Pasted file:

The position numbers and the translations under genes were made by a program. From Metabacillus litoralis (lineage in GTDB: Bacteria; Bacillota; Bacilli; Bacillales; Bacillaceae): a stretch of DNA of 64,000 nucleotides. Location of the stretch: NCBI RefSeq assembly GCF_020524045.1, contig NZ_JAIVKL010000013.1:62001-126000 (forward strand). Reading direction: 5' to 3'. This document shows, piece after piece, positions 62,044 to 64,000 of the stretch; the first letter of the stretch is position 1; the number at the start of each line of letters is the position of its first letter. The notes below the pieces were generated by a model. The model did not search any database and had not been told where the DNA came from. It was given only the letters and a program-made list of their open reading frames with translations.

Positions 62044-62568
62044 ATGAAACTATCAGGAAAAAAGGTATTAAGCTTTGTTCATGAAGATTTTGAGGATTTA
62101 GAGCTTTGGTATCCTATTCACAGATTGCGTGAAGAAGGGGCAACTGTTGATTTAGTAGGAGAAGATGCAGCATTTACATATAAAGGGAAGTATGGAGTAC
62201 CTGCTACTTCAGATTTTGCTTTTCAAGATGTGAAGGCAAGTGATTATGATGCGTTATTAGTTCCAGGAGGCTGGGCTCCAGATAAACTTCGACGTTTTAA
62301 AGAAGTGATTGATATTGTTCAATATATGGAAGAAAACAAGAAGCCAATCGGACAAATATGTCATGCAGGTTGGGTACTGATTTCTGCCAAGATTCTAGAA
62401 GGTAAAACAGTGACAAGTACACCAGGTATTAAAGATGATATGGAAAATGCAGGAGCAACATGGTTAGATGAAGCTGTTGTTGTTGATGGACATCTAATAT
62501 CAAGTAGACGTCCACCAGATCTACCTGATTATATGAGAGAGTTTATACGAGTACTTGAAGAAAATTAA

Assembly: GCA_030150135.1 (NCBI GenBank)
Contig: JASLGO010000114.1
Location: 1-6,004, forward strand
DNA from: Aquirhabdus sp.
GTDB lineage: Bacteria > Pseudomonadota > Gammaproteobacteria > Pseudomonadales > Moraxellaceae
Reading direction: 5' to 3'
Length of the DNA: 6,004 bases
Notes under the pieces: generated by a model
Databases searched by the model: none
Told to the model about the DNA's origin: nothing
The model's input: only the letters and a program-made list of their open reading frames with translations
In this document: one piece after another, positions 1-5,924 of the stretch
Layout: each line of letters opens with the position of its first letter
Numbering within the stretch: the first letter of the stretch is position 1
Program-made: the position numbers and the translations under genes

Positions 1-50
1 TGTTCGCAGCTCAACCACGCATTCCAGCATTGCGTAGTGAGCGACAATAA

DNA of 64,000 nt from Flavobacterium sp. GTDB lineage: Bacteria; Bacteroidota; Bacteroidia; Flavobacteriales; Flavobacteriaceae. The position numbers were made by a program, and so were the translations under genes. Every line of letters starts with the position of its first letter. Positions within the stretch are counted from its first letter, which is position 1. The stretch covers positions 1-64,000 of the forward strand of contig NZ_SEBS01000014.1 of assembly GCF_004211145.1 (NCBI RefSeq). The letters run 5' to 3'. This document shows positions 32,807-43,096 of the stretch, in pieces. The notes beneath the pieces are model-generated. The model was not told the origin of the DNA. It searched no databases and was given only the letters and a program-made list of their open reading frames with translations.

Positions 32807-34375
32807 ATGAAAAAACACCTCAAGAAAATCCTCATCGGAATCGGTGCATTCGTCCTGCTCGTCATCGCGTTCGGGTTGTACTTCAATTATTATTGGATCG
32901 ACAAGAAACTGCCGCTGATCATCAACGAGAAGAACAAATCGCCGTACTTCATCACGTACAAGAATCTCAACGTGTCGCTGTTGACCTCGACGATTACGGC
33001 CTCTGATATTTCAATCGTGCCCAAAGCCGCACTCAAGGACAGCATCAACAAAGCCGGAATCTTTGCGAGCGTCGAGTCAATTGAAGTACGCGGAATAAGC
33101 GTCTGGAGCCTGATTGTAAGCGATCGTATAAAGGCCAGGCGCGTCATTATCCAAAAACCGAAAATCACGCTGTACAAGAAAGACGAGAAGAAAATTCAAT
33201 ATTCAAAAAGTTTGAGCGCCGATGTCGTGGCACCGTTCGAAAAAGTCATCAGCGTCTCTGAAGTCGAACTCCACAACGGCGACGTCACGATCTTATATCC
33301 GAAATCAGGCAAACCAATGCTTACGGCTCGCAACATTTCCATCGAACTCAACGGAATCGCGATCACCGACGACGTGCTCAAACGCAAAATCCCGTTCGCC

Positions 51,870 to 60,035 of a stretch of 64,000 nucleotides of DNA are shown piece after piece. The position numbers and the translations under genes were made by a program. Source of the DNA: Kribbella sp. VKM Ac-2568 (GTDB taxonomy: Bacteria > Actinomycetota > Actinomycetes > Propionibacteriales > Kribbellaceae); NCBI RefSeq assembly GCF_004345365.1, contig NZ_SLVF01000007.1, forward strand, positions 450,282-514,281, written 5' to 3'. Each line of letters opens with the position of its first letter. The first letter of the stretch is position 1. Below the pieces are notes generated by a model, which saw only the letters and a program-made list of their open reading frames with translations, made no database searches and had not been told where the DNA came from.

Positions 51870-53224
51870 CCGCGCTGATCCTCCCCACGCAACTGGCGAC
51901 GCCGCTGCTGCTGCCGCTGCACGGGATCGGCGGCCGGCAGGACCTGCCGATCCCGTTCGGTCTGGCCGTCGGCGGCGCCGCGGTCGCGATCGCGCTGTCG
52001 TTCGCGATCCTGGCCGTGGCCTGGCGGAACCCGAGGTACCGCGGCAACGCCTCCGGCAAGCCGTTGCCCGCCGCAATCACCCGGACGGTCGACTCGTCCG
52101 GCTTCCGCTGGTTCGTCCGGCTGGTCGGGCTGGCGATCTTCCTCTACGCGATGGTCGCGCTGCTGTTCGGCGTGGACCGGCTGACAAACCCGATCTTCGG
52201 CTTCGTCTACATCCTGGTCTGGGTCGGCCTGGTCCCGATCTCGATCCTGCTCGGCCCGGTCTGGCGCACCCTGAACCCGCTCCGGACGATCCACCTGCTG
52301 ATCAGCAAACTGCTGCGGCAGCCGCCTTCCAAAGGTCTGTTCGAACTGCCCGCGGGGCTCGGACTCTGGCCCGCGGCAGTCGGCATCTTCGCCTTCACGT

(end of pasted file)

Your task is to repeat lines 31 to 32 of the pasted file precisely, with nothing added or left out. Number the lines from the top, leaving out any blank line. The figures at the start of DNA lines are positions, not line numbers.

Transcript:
33101 GTCTGGAGCCTGATTGTAAGCGATCGTATAAAGGCCAGGCGCGTCATTATCCAAAAACCGAAAATCACGCTGTACAAGAAAGACGAGAAGAAAATTCAAT
33201 ATTCAAAAAGTTTGAGCGCCGATGTCGTGGCACCGTTCGAAAAAGTCATCAGCGTCTCTGAAGTCGAACTCCACAACGGCGACGTCACGATCTTATATCC